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On "Tolerance"

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I've been coming out to professionals, friends, and family, over the past few months, and yesterday evening I decided to send an email to a male friend. I've been apprehensive about telling him I'm transgender because I have sensed that he may be less understanding than others and might say something hurtful. Nevertheless I sent the email that covered all the bases: my gender-related desires and feelings since preschool, my shame and depression, and how it all adds up to the fact that I am transgender. I felt it was comprehensive but not too long and I hoped that as a friend I've seen for a dinner every month for more than ten years he'd understand and express sincere support.  

Here's what I received:

"Well, I hope that there was nothing that I said or did over the years that made you think that I would be hostile or unaccepting or anything like.  I try to be tolerant and I hope that I seem tolerant too.

Anyway, none of what you wrote is offputting or means that you're stuck from the "friend" list.  I don't want to say something that will be misinterpreted, but the sexual proclivity or gender choice  (I realize that these are two different things) of my friends just doesn't matter any more than their height or color or whatever.  (Now, if you came out and said that you voted for Trump, that might be a problem.)  :)"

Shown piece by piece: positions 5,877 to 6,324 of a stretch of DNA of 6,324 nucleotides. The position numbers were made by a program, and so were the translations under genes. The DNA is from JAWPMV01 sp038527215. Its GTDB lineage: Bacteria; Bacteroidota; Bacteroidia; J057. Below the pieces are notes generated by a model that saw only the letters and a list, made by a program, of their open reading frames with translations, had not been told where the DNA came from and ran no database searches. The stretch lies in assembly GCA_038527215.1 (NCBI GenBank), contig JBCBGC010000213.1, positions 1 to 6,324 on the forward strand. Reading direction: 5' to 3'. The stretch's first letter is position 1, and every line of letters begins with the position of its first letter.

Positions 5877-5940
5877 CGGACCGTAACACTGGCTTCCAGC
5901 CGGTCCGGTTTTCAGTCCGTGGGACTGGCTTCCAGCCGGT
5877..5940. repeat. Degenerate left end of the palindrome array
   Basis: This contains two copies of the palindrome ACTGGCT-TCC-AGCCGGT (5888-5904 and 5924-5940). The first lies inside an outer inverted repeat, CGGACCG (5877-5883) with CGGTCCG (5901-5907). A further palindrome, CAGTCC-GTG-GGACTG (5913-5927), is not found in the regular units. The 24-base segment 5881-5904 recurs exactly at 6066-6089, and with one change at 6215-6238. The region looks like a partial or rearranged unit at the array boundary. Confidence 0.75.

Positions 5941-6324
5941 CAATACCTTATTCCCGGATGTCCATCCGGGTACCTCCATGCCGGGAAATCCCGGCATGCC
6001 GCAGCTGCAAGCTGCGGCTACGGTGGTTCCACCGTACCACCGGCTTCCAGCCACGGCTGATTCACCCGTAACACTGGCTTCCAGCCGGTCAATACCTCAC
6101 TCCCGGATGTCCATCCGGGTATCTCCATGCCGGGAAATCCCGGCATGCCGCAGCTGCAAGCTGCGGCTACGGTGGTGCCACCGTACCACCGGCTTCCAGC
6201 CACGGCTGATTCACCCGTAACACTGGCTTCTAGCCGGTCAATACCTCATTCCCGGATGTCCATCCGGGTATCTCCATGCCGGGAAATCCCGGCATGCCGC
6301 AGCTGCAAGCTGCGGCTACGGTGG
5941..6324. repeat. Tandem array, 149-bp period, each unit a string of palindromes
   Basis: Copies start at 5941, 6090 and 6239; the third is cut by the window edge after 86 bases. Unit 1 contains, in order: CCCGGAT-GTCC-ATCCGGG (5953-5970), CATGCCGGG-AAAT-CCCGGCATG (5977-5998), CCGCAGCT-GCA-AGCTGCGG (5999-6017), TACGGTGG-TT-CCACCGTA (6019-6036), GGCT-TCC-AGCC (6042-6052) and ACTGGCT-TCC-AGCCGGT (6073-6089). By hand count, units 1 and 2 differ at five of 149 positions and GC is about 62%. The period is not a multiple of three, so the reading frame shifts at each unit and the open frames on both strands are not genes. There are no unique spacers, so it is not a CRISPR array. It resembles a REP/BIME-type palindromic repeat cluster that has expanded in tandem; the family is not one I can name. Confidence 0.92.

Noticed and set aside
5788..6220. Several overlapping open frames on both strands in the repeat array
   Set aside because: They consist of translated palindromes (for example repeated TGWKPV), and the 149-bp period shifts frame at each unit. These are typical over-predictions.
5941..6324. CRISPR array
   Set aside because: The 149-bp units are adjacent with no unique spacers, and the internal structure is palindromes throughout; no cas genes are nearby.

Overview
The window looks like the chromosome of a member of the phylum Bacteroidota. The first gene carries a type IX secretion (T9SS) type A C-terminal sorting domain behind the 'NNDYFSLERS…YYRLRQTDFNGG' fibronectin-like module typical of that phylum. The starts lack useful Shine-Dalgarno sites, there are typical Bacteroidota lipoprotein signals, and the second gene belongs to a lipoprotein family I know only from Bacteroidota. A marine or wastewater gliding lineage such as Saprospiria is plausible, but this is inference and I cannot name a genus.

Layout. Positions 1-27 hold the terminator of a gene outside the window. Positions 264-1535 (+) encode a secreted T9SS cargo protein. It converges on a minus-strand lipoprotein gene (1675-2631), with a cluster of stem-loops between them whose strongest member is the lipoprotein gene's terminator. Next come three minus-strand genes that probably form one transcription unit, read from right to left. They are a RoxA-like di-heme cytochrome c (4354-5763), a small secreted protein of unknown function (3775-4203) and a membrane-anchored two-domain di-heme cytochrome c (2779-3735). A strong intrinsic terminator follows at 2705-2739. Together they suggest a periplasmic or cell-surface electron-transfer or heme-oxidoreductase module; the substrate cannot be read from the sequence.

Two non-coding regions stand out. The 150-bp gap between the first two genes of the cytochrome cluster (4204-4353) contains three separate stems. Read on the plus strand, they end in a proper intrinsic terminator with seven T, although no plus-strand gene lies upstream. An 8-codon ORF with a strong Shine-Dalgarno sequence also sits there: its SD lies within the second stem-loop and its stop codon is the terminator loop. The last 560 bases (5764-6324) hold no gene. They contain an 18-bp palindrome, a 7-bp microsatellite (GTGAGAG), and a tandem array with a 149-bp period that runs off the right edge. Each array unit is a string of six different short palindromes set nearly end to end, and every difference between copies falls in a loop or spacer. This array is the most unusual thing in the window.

Maybe I'm being too sensitive - it wouldn't be the first time - but I needed to clear at least one thing up, so here's what I wrote back to him:

"No, there was nothing you ever said or did that particularly worried me. Sharing my secret is tough, that's all. It's like finally admitting to a lie. 

Not to put too fine a point on it, but let me say that it's not a proclivity or a choice. I agree that it's like hair color or height, or being gay for that matter; modern science agrees that it's biological. I was just born this way. It's a tough row to hoe."

Although I know that emails and written "conversations" are fraught with misunderstanding I wanted to be clear that being transgender is certainly not a choice. He hasn't responded yet but as I think about it this morning I think all will be okay.

That said, overnight I mulled his use of the word "tolerant" as if hey, he's tolerant so isn't that good or righteous? It came to me this morning that it is not: I tolerate a spider on the ceiling, a few dust bunnies in the corner, and dirty dishes in the sink after dinner. But eventually I grab the stepstool and a tissue to nab the spider, vacuum the room, and wash the dishes. So yes, tolerance is better than hate or rejection, but it's not enough.

I don't know exactly what is enough but tolerance isn't it. In an ideal world being transgender would be like having blue eyes or blond hair - not even thought about by most, perhaps appreciated by some. But we don't live in an ideal world so I feel that I have to come up with a compromise. Maybe and especially from friends and family I'd like to hear that, regardless of my being transgender, they love and support me. I don't think that's too much to ask.